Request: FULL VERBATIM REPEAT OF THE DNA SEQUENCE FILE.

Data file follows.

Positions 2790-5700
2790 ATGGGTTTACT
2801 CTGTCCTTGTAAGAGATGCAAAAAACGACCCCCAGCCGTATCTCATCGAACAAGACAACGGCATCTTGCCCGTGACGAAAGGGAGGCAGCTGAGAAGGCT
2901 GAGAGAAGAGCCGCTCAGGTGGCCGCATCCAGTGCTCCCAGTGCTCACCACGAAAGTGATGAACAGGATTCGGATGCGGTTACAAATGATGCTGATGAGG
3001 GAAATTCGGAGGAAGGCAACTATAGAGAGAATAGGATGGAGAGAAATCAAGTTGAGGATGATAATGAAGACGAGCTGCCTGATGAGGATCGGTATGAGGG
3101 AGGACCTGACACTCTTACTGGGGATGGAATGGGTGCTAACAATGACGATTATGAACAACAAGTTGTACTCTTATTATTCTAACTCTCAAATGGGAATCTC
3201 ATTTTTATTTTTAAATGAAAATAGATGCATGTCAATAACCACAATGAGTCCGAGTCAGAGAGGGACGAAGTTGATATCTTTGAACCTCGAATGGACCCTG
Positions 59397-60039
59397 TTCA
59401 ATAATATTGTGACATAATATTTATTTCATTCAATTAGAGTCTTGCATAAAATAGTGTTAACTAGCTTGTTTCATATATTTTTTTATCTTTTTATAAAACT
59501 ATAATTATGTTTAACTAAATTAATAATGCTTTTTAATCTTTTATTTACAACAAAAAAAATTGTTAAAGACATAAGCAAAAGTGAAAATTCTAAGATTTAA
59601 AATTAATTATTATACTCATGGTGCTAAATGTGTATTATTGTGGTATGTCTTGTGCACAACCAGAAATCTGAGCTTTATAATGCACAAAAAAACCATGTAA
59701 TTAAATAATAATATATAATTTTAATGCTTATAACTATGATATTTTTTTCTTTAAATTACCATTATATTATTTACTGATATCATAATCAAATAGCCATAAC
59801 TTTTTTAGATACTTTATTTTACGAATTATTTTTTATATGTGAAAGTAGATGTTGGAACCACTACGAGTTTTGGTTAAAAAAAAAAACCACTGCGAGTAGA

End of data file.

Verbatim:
Positions 2790-5700
2790 ATGGGTTTACT
2801 CTGTCCTTGTAAGAGATGCAAAAAACGACCCCCAGCCGTATCTCATCGAACAAGACAACGGCATCTTGCCCGTGACGAAAGGGAGGCAGCTGAGAAGGCT
2901 GAGAGAAGAGCCGCTCAGGTGGCCGCATCCAGTGCTCCCAGTGCTCACCACGAAAGTGATGAACAGGATTCGGATGCGGTTACAAATGATGCTGATGAGG
3001 GAAATTCGGAGGAAGGCAACTATAGAGAGAATAGGATGGAGAGAAATCAAGTTGAGGATGATAATGAAGACGAGCTGCCTGATGAGGATCGGTATGAGGG
3101 AGGACCTGACACTCTTACTGGGGATGGAATGGGTGCTAACAATGACGATTATGAACAACAAGTTGTACTCTTATTATTCTAACTCTCAAATGGGAATCTC
3201 ATTTTTATTTTTAAATGAAAATAGATGCATGTCAATAACCACAATGAGTCCGAGTCAGAGAGGGACGAAGTTGATATCTTTGAACCTCGAATGGACCCTG
Positions 59397-60039
59397 TTCA
59401 ATAATATTGTGACATAATATTTATTTCATTCAATTAGAGTCTTGCATAAAATAGTGTTAACTAGCTTGTTTCATATATTTTTTTATCTTTTTATAAAACT
59501 ATAATTATGTTTAACTAAATTAATAATGCTTTTTAATCTTTTATTTACAACAAAAAAAATTGTTAAAGACATAAGCAAAAGTGAAAATTCTAAGATTTAA
59601 AATTAATTATTATACTCATGGTGCTAAATGTGTATTATTGTGGTATGTCTTGTGCACAACCAGAAATCTGAGCTTTATAATGCACAAAAAAACCATGTAA
59701 TTAAATAATAATATATAATTTTAATGCTTATAACTATGATATTTTTTTCTTTAAATTACCATTATATTATTTACTGATATCATAATCAAATAGCCATAAC
59801 TTTTTTAGATACTTTATTTTACGAATTATTTTTTATATGTGAAAGTAGATGTTGGAACCACTACGAGTTTTGGTTAAAAAAAAAAACCACTGCGAGTAGA